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Arguably by Christopher Hitchens
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Arguably (2011)

by Christopher Hitchens

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8662210,292 (4.17)46
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» See also 46 mentions

Showing 1-5 of 22 (next | show all)
I give this collection of essays five stars not because I agree with everything Hitchens writes, but because the prose is just so appealing, so unabashedly readable and yet so deeply intellectual, all at the same time. Someone should give a copy of Hitchens's essays to every academic writer and intellectual in the world--maybe then they will realize that you don't have to be incomprehensibly dense in your prose to write about complex subjects. ( )
  poingu | Jan 29, 2015 |


This is a book you are supposed to like and Christopher Hitchens is an author you are supposed to be provoked and inspired by. But the essays here were so hit or miss - the section on the middle east was excellent but the section on linguistics was dull. And the book reviews were likewise very hit or miss. A nice book to have on your kindle for occasional reads but not something you ever want to sit down and just read thru. ( )
  lincolnpan | Dec 31, 2014 |
This is one I would like to buy. I have listened to every essay though. ( )
  Gregorio_Roth | Dec 5, 2014 |
This is one I would like to buy. I have listened to every essay though. ( )
  Gregorio_Roth | Dec 5, 2014 |
This was not my first foray into the work of Hitchens. I read God is Not Great as well as several Vanity Fair articles prior to this set of essays. This book, however, illuminated the huge gap in intellect between Hitchens and myself. Not a surprising discovery but rather humbling. Fortunately, Hitchens himself made some progress in closing that gap as I progressed through his 100+ essays from start to finish. Because nearly all of the literary references in the first third of the book were lost on me, it almost felt like I was reading a book written in a different language but that slowly dissipated as I moved along. For the casual reader of Hitchens, be prepared for a literary challenge but don't let that challenge stop you from getting to know this prolific writer and his thought-provoking opinions on literature, politics and religion. ( )
  kellifrobinson | Nov 25, 2014 |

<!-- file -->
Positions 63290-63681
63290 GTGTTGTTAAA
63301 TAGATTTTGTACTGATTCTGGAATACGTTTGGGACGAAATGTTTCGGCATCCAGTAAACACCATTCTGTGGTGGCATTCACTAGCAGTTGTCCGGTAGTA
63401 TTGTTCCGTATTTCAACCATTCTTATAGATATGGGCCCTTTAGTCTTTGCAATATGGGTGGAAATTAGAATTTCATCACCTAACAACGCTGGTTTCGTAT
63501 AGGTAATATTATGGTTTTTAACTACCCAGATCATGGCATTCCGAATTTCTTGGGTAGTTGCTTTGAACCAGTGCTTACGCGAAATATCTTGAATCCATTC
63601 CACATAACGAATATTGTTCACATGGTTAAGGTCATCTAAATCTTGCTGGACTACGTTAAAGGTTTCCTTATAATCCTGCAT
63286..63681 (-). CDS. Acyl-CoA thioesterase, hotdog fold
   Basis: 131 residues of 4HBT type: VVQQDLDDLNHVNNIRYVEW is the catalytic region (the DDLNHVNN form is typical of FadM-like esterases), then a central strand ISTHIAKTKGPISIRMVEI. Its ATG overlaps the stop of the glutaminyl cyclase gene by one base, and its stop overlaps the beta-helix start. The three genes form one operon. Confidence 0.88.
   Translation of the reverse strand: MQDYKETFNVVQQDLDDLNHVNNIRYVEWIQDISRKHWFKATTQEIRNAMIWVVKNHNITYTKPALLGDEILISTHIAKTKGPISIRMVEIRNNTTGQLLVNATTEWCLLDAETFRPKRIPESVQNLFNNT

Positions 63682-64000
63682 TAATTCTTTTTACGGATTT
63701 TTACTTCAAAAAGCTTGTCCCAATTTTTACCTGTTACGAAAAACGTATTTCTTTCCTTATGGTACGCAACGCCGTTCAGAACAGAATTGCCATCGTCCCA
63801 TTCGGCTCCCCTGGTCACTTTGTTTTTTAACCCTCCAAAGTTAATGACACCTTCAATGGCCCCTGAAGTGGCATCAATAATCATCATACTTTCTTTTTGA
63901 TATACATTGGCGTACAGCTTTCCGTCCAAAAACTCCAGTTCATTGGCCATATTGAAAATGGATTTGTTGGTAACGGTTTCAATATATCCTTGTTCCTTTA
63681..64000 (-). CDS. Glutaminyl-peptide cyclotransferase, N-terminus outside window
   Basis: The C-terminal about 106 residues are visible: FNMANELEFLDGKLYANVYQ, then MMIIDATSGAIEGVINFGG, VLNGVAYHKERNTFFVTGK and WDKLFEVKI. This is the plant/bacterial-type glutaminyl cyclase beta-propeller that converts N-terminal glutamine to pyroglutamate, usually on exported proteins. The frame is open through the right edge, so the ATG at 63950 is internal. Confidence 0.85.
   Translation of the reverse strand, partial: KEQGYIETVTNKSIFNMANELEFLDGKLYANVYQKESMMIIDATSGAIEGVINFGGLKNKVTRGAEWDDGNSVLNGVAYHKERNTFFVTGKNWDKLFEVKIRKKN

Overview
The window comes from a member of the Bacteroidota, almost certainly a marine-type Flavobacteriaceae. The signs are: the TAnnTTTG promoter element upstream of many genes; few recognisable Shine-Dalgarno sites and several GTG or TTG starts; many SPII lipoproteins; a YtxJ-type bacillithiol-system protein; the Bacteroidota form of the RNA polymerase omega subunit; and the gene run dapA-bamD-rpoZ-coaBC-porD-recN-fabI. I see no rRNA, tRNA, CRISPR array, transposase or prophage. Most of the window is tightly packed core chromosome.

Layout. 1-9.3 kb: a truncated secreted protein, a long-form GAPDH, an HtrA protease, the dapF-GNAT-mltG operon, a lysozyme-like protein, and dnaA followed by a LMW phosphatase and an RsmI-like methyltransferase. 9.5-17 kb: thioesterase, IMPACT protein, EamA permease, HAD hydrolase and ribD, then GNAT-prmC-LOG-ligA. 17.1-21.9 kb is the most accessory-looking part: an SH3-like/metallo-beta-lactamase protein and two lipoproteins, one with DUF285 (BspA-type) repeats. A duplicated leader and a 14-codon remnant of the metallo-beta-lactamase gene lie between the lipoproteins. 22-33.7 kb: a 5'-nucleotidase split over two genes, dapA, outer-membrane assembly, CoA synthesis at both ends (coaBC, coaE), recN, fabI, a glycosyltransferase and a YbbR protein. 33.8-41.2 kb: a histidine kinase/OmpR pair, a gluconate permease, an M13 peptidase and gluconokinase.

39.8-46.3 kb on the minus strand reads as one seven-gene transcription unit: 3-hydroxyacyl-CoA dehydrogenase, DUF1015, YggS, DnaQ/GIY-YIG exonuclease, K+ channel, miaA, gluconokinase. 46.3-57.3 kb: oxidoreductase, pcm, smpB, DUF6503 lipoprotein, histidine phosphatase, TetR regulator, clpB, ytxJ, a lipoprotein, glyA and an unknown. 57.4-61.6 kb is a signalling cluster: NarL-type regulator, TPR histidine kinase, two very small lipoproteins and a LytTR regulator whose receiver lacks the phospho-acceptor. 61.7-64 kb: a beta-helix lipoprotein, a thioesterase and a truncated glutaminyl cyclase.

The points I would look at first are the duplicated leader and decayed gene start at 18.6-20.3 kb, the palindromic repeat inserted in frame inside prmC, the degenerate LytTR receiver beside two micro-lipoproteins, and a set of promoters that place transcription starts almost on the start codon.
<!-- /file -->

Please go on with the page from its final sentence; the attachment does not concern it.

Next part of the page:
Showing 1-5 of 22 (next | show all)
So, having paid my dues to critical candor, I still find Hitchens one of the most stimulating thinkers and entertaining writers we have, even when — perhaps especially when — he provokes. And while he clearly wants to win you over, you always sense that he is playing in part to the jury of history, which is why so much of what he might, in a rare self-deprecating moment, refer to as hackwork stands up so well to ­anthologizing.
 
Hitchens is, and has been for many years, the mightiest knocker-down in argumentative journalism in the Anglophone world. This vast volume, containing ten years of argufying, is every bit as pugilistic, as unanswerable, as toughly rationalist, as unstoppable, as strenuously lived, as its many predecessors from his hand.
 

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Author nameRoleType of authorWork?Status
Christopher Hitchensprimary authorall editionsconfirmed
Prebble, SimonNarratorsecondary authorsome editionsconfirmed
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"Live all you can: It's a mistake not to." - Lambert Strether, in The Ambassadors
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To the memory of Mohemed Bouazizi, Abu-Abdel Monaam Hamedeh, and Ali Mehdi Zeu.
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The three names on the dedication page belonged to a Tunisian steet vendor, and Egyptian restaurateur, and a Libyan husband and father.
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Essayist Christopher Hitchens ruminates on why Charles Dickens was among the best of writers and the worst of men, the haunting science fiction of J.G. Ballard, the enduring legacies of Thomas Jefferson and George Orwell, the persistent agonies of anti-Semitism and jihad, the enduring relevance of Karl Marx, and how politics justifies itself by culture--and how the latter prompts the former.… (more)

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